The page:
Australian Bureau of Statistics
4102.0 - Australian Social Trends, 2006
Previous ISSUE Released at 11:30 AM (CANBERRA TIME) 20/07/2006
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Housing in Sydney – Consolidation and Spread
POPULATION OF SYDNEY
In 2005, Sydney's population was estimated to be 4.3 million which was 63% of the NSW population and around one-fifth (21%) of the Australian population. To aid analysis in this article, Sydney's LGAs have been divided into three geographical rings: outer, middle and inner.(EndNote 6) In 2005, it was estimated that the outer ring contained over 2.3 million people (55%), the middle ring over 1.2 million (28%) and the inner ring over 700,000 (17%).
As would be expected, on average in both 1991 and 2005 the LGAs in the inner ring of Sydney had a higher population density (people per square kilometre) than LGAs in the outer ring. This is consistent with the greater proportion of units and apartments in the inner ring which accommodate more people per square kilometre. In 2005, Waverley (inner ring) had the highest population density with 6,647 people per square kilometre and Wollondilly (outer ring) had the lowest density (16 people per square kilometre) compared with all other LGAs. To put the population density of Sydney in perspective, in 2002 inner London had a population density of 8,980 while in outer London there were 3,582 people per square kilometre.(EndNote 7)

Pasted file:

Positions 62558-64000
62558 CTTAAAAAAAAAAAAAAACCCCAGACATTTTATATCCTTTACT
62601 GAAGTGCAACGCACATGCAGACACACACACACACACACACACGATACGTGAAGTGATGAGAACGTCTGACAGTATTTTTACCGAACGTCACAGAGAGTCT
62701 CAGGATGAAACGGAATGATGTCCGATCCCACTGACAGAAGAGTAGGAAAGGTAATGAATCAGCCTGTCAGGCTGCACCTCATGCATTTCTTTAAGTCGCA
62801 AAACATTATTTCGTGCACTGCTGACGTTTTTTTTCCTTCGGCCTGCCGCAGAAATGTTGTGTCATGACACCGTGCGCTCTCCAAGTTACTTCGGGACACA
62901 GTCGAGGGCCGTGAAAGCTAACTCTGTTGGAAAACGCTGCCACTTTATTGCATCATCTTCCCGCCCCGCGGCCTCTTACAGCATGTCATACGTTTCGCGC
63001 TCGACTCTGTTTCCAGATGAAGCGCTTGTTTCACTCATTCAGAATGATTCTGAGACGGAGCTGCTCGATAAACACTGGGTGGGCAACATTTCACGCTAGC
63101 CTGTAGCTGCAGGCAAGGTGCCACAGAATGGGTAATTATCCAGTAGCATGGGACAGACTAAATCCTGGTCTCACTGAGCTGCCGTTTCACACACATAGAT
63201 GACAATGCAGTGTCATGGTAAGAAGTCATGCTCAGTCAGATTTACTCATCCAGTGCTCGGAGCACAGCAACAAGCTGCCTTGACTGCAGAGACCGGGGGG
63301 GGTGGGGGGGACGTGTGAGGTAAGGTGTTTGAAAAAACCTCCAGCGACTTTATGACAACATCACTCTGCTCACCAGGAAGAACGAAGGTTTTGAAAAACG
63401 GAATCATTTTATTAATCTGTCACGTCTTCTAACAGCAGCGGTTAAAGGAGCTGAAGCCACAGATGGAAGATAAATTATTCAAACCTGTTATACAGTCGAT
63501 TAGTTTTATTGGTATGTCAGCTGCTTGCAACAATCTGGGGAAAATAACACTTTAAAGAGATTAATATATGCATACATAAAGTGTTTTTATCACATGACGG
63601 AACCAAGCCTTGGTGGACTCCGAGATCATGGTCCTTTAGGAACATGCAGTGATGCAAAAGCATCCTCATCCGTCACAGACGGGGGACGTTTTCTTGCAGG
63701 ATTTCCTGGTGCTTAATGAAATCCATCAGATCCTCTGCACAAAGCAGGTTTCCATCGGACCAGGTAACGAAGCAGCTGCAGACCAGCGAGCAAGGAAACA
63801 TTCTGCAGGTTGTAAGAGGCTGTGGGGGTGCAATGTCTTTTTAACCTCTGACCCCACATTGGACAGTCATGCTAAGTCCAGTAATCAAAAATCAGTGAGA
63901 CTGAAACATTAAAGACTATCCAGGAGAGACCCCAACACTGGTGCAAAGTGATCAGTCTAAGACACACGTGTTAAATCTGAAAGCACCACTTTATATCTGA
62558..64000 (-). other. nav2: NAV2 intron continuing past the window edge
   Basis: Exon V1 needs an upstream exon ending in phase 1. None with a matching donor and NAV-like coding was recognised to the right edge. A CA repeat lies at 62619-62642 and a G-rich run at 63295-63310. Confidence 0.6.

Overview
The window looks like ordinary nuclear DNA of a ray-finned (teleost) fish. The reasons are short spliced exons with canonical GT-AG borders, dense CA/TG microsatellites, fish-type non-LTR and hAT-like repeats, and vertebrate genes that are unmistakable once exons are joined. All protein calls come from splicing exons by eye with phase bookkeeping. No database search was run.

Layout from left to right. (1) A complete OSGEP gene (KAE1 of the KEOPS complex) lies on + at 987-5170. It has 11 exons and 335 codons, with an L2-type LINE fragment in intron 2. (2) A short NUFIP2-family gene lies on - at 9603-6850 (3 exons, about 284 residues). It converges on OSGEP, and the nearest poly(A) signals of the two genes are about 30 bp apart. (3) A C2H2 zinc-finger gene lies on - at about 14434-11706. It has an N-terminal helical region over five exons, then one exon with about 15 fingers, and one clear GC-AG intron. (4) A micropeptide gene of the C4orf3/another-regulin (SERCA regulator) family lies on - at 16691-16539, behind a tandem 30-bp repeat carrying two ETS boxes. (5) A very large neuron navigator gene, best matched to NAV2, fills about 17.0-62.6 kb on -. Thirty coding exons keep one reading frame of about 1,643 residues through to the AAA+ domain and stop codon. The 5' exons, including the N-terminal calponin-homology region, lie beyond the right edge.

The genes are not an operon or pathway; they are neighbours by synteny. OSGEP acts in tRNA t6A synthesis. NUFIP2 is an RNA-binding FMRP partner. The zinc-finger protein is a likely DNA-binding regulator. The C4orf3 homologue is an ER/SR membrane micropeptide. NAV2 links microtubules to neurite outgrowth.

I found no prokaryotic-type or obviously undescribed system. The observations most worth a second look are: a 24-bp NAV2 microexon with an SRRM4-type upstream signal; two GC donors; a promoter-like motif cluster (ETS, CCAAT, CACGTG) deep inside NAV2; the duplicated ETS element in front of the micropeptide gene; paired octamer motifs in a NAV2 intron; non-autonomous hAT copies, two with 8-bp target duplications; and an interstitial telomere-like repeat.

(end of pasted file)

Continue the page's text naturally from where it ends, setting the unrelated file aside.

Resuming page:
Between 1991 and 2005, Sydney's population grew by over half a million (582,000). The majority (68%) of the growth occurred in the outer ring, which increased by 21% in the fourteen years to 2005. Over the same period, growth in the denser middle and inner rings was more modest with increases of 10% and 12% respectively.
Within the outer ring, Camden and Liverpool experienced the greatest proportional growth in population between 1991 and 2005 (119% and 68% respectively), while Wyong's population increased by over one-third (37%).
Around half of the LGAs in the middle ring experienced a growth in population under 10% and the other half between 11% and 30% in the 1991–2005 period. Concord (now part of Canada Bay) grew by one-third (33%). In this same time period, most of the LGAs in the inner ring had increases in population of 10% or less. Three of the LGAs in the inner ring increased by more than 10%: Sydney City by 369%, South Sydney by 41% and North Sydney by 18%. The rapid growth in Sydney City was the result of an increase in the number of higher density dwellings in this LGA.
POPULATION DENSITY IN SELECTED SYDNEY LGAs — 1991 and 2005(a)
ESTIMATED RESIDENT POPULATION OF SYDNEY — 1991 and 2005(a)
PERCENTAGE CHANGE IN POPULATION BETWEEN 1991 AND 2005(a) – Outer ring of Sydney
Source: ABS Regional Population Growth, Australia.
PERCENTAGE CHANGE IN POPULATION BETWEEN 1991 AND 2005(a) – Middle and inner rings of Sydney: Enlargement
Source: ABS Regional Population Growth, Australia.
WHO LIVES IN OUTER, MIDDLE AND INNER SYDNEY?
In 2004, a greater proportion of the population in the outer (22%) and middle ring (19%) were dependent children (aged 0–14 years) than in the inner ring (13%). By comparison, the inner ring (23%) had a greater proportion of people aged between 25–34 years compared with the middle and outer rings (15% and 14% respectively).
AGE PROFILE OF SYDNEY — 2004
Around three-quarters (77%) of households in the outer ring were family households compared with just over two-thirds (70%) in the middle ring and just over one half (52%) in the inner ring. There was a similar proportion of couple family households without children among the three rings (around 22%). However, couple families with children were more common in the outer (41%) and middle (35%) rings than in the inner ring (19%).
A greater proportion of households in the inner ring were lone person households (31%) compared with the middle (22%) and outer (18%) rings. Around one in ten households (9%) in the inner ring were group households.